WADENA, Minn. — Winona LaDuke, executive director of Honor the Earth and a White Earth Ojibwe tribal member, remains in custody for charges stemming from protesting against Line 3 in northern Minnesota.

On Monday, LaDuke and six other women were arrested for protesting in front of a Line 3 replacement site near the Shell River in Wadena County. After initial appearances on Wednesday, July 21, all posted bail and were released from custody except LaDuke.

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According to the Aitkin County Jail, LaDuke had a warrant for violating conditions of release. It’s likely she’ll see a judge early Thursday, July 22, to discuss bail and new conditions that may likely be imposed by the court. 

On Tuesday, July 20, five people were arrested for breaching a fence surrounding a site occupied by Enbridge. Two were initially apprehended by law enforcement and three others were able to secure themselves to horizontal directional drill equipment, halting drilling under the Shell River. Three were arrested for felony theft, gross misdemeanor trespass, and unlawful assembly.

On Friday, July 16, Native News Online reported that the Wisconsin Department of Natural Resources (DNR) suspended some water appropriation permits in some parts of the state due to an extreme drought. The water appropriation permits haven’t been lifted, but construction continued throughout the weekend with actions to stop construction on Monday and Tuesday. 

“Enbridge continues to truck water from other nearby locations, including the Mississippi headwaters,” said the GINIW Collective in a statement on July 20. “Enbridge is drilling under riverbeds across Anishinaabe treaty territory, including the Willow River, where it appears construction hit an aquifer while drilling.”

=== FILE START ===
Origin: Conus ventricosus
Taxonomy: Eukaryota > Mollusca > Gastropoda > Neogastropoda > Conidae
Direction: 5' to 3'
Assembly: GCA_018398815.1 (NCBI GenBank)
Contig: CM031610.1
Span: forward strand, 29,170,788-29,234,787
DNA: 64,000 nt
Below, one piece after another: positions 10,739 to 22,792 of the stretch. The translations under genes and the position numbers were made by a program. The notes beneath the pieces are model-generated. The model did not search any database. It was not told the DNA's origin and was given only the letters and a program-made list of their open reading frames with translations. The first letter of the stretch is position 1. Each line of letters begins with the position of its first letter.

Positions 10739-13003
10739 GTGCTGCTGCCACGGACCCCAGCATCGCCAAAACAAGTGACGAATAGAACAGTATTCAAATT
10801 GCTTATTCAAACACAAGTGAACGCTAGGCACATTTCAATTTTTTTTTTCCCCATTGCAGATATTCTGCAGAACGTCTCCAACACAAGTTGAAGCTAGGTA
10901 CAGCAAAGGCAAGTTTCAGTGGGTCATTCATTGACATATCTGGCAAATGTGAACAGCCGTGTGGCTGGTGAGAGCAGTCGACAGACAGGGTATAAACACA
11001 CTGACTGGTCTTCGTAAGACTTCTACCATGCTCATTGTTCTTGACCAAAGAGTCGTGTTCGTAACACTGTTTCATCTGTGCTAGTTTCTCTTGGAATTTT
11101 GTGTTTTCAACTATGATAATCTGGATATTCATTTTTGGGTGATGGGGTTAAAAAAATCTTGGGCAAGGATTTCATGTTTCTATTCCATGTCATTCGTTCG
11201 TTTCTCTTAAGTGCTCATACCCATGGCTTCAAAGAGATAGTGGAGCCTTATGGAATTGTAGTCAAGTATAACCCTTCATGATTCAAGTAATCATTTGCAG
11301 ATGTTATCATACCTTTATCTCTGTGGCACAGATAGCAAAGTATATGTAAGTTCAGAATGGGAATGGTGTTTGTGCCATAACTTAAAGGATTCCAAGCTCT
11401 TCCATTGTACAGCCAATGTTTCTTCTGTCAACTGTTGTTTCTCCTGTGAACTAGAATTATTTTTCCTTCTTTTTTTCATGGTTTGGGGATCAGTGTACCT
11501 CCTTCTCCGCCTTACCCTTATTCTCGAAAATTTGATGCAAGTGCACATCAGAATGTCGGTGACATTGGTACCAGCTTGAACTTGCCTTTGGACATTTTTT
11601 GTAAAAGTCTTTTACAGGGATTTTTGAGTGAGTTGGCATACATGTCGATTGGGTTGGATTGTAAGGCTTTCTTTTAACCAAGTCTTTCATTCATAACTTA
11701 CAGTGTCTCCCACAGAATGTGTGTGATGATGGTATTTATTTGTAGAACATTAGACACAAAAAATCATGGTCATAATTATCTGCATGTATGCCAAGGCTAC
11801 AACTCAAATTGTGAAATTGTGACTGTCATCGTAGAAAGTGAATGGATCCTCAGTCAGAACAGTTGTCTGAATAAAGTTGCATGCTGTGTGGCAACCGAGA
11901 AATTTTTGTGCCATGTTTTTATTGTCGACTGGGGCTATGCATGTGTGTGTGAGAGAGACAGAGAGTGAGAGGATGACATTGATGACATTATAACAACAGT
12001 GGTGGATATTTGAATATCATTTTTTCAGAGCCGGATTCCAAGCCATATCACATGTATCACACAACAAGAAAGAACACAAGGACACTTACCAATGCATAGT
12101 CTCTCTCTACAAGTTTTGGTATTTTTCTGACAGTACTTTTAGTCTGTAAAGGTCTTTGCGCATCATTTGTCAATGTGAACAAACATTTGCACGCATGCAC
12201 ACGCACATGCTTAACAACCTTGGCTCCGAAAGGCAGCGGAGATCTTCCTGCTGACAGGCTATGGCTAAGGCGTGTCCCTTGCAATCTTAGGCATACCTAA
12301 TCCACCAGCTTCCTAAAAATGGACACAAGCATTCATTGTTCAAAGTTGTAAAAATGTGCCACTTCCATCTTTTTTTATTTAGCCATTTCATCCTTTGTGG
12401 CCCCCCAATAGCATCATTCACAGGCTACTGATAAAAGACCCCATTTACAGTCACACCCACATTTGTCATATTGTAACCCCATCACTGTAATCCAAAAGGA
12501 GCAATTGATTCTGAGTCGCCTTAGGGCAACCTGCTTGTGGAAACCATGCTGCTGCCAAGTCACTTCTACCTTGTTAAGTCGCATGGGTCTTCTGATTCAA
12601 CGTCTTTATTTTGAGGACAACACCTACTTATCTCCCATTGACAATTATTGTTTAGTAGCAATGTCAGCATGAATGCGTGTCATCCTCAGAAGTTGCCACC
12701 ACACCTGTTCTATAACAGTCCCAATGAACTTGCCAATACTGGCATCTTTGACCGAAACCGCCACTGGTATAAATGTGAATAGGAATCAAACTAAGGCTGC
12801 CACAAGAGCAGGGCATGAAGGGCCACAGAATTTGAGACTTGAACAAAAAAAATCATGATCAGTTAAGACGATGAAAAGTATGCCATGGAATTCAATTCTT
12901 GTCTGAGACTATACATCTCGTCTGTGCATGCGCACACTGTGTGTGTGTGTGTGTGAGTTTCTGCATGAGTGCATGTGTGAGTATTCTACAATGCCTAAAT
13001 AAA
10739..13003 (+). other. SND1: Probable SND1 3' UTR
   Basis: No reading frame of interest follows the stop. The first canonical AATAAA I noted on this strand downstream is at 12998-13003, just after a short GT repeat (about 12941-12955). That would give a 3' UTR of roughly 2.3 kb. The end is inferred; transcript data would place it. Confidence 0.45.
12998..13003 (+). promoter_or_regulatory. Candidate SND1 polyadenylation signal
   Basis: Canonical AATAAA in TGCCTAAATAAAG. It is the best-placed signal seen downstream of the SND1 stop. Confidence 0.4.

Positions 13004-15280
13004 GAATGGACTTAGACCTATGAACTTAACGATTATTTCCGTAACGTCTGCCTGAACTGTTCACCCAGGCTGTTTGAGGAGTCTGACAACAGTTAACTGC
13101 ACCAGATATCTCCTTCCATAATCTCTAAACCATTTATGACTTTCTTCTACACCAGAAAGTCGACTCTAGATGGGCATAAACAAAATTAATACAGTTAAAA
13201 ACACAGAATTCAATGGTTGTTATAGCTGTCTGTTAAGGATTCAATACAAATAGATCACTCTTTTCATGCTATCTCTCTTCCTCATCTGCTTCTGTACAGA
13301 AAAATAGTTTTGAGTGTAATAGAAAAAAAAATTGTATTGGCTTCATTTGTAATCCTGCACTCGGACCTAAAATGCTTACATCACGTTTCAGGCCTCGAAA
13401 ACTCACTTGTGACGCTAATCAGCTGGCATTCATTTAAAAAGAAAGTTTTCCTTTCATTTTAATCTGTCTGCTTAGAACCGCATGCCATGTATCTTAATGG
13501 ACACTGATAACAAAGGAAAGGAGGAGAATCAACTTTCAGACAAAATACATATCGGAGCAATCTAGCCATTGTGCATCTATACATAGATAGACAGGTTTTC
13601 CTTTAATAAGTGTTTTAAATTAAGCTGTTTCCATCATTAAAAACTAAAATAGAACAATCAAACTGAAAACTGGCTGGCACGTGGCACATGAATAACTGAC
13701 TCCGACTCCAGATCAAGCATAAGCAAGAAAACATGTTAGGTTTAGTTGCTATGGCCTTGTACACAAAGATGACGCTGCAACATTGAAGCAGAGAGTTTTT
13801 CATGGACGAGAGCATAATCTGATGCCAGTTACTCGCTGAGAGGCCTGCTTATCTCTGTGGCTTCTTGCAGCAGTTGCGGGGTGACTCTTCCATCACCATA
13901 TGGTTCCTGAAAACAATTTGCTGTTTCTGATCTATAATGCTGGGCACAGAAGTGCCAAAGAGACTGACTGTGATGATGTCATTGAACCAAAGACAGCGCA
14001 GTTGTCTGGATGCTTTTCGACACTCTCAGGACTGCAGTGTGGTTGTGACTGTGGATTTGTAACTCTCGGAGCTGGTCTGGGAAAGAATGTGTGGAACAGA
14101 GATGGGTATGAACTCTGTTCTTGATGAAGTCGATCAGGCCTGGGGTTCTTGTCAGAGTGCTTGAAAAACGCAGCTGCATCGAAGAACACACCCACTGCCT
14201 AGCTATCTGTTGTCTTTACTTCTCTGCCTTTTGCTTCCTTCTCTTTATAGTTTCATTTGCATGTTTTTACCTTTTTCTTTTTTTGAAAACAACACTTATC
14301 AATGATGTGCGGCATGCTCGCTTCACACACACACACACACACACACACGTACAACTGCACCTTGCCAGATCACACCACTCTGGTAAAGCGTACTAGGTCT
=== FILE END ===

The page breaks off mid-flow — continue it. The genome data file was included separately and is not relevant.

On July 13, Enbridge issued a statement on its website stating that a small amount of drilling fluid reached the surface during a horizontal directional drill procedure at the Willow River in Aitkin County, Minn. “The drilling fluid is non-toxic and primarily made up of naturally occurring bentonite clay and water and is approved for use by the Minnesota DNR and Pollution Control Agency,” said Enbridge in it response to the drilling cleanup at the Willow River HDD site. “It also includes xanthum gum, which is a common food additive often used in gluten-free baking.”  

“There were no impacts to any aquifers nor were there downstream impacts because environmental control measures were installed at this location,” Enbridge said. 

The Line 3 replacement project is already over 70 percent complete in Minnesota, according to Enbridge. This includes horizontal directional drilling (HDD) at over a dozen sites. Replacement work is complete in Canada, North Dakota and Wisconsin. The project is on track to be complete and in service by the fourth quarter of 2021. 

The proposed new pipeline would transport up to 760,000 barrels of tar sands oil every day across 338 miles in northern Minnesota through 227 lakes and rivers, including the Mississippi River. The pipeline also crosses ceded lands of the Red Lake Band of Chippewa and the White Earth Band of Ojibwe where members of both tribes reserved the rights to hunt, fish, and gather on ceded territory. Many believe that the pipeline would destroy culturally important wild rice beds, risk catastrophic spills, and significantly contribute to climate change, representing the equivalent of 50 coal plants worth of greenhouse gas emissions to the atmosphere.

On July 19, Director of Mainline Construction for Line 3 Barry Simonson said to the Alexandria Echo Press that the project is focused on protecting and conserving water and “continue to work with agencies on next steps.”

“It’s worth noting that our pipelines have coexisted with some of the country’s most productive wild rice waters for seven decades,” said Simonson.

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About The Author
Author: Darren Thompson
Darren Thompson (Lac du Flambeau Ojibwe) is a freelance journalist and based in the Twin Cities of Minnesota, where he also contributes to Unicorn Riot, an alternative media publication. Thompson has reported on political unrest, tribal sovereignty, and Indigenous issues for the Aboriginal Peoples Television Network, Indian Country Today, Native News Online, Powwows.com and Unicorn Riot. He has contributed to the New York Times, the Washington Post, and Voice of America on various Indigenous issues in international conversation. He has a bachelor’s degree in Criminology & Law Studies from Marquette University in Milwaukee, Wisconsin.